The abdomen is connected to the front body by a thin waist-like structure called the pedicel. This body segment (opisthosoma) contains the gut, heart, reproductive organs and silk glands.

Let’s look now at the digestive anatomy of the spider and how it works. Apart from the chelicerae and their functions, other parts of spiders’ digestive anatomy include:        

  • Pharynx
  • Esophagus
  • sucking stomach
  • Digestive gland(cecum)
  • Intestine
  • Digestive tubule
  • Malpighian tubules
  • Stercoral pocket
  • Anus
Spider Anatomy

So what happens at each stage of the digestive system? Read on and let’s find out how spiders digest their food and process waste.

External Digestion

Food is digested externally (pre orally) by way of covering prey with digestive juices secreted from a series of ducts perforating the chelicerae. Some spiders macerate their food using their serrated chelicerae as they cover it with digestive enzymes secreted by the digestive tract.

Others bite the prey and pump digestive juices into it which break down the internal tissues into a liquefied form.

Internal Digestion

The spider then proceeds to suck the liquefied prey through its mouth by use of the sucking stomach. The sucking stomach is situated in the cephalothorax. This organ is a muscular pump with valves to ensure one-way movement of the mashed food.

The food passes through the narrow pharynx (throat), into the esophagus, and on into the sucking stomach, which is part of the midgut.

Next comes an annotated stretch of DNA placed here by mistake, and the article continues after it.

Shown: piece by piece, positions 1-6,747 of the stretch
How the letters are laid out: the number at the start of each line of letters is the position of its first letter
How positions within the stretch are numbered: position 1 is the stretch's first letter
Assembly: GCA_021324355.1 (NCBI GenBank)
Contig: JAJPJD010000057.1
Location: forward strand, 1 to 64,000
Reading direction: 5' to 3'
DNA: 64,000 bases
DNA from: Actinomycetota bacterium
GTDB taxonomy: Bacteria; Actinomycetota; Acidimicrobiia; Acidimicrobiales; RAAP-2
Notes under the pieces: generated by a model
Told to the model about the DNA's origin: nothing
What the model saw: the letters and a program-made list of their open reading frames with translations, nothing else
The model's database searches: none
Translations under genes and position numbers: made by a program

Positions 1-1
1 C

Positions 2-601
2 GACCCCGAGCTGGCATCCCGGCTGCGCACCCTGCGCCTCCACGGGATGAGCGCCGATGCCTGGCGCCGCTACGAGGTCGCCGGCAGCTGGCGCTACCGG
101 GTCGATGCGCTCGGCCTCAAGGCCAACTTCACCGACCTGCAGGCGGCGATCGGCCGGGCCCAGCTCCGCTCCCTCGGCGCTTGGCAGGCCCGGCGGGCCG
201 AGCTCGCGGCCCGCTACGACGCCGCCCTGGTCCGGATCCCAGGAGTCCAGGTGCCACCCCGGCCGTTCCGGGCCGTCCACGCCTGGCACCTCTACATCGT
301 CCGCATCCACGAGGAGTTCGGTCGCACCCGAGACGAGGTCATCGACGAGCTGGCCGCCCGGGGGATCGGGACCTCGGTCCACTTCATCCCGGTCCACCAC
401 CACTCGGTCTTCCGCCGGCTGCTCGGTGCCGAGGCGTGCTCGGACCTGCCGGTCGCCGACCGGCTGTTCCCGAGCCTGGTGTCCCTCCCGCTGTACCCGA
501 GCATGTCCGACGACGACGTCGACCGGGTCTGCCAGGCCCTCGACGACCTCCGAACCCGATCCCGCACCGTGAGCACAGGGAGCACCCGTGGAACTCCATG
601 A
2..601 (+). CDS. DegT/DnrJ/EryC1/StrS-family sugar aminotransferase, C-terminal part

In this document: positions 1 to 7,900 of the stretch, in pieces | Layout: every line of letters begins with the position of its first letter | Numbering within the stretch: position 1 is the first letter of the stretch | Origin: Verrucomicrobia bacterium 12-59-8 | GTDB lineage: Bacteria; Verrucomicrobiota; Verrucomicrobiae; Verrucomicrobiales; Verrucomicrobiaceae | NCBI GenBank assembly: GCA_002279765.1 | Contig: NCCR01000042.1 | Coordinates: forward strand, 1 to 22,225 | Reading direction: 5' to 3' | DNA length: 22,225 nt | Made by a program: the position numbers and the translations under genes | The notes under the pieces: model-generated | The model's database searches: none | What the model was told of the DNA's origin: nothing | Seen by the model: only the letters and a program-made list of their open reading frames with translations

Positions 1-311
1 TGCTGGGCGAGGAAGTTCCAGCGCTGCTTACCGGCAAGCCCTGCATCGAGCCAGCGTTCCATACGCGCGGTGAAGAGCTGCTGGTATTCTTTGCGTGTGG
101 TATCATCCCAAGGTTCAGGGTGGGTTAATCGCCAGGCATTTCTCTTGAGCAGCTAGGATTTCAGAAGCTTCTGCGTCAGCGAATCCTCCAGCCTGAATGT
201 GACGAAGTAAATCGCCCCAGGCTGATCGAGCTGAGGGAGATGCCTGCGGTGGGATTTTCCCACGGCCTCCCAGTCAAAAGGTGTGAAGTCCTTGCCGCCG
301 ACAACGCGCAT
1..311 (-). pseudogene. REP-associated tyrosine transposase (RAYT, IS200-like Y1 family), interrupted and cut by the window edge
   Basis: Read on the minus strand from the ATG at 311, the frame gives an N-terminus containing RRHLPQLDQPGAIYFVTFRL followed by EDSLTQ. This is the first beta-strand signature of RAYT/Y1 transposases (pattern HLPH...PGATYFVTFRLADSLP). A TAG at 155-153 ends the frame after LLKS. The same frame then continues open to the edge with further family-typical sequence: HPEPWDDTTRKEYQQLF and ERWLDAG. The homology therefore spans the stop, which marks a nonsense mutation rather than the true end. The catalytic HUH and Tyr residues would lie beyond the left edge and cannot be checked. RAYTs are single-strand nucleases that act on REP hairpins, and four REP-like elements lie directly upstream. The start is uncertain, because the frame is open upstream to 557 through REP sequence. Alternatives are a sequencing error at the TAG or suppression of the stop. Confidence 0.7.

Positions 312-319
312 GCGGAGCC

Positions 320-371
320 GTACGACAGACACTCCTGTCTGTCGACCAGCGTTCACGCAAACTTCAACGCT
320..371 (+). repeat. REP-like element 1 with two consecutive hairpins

The Midgut

The midgut has a variable number of blind extensions or ceca-usually four pairs which extend in the first segments of the legs (coxae). The intestine extends into the digestive tubule where the internal digestion and nutrient absorption takes place.

Additional ceca and a branched digestive gland are located at the front of the abdomen. The main functions of the ceca are to absorb fluids and salts. Attached to the digestive tubule are the malpighian tubules which are equivalents to kidneys.

At the end of the gut, a cecum (stercoral pocket) is located and it connects with the hindgut before ending through the anus. The stercoral pocket is a pouched diverticulum that serves as a reservoir for fecal material (spider poop). Spiders expel poop through the anal opening.

We now know that spiders process their food through digestion and produce poop as part of their wastes. 

The Wrap Up

Spiders do play an important role in the ecology by preying on mites, fleas, flies, and other harmful insects and pests. They help to keep these insects in check by naturally controlling their populations. But the fear of spiders by many people overshadows these beneficial roles.

They can be found in diverse environments and habitats on all the continents of the world. To a large extent, spiders eat insects and other arthropods like caterpillars, centipedes, and millipedes.

Wandering spiders hunt and pursue their prey. Web building spiders spin webs to trap their prey. Spiders predigest their food outside of their bodies by spewing digestive enzymes onto their prey. Digestion takes place externally and internally.

Spider’s excrement is called guanine and consists of uric acid and wastes from the remains of ingested insects from the spider’s diet.

References

https://en.wikipedia.org/wiki/Spider_anatomy

https://kids.britannica.com/students/article/spider/277177

https://study.com/academy/lesson/arachnid-digestive-system-diet.html

https://www.colonialpest.com/how-to-clean-up-spider-droppings/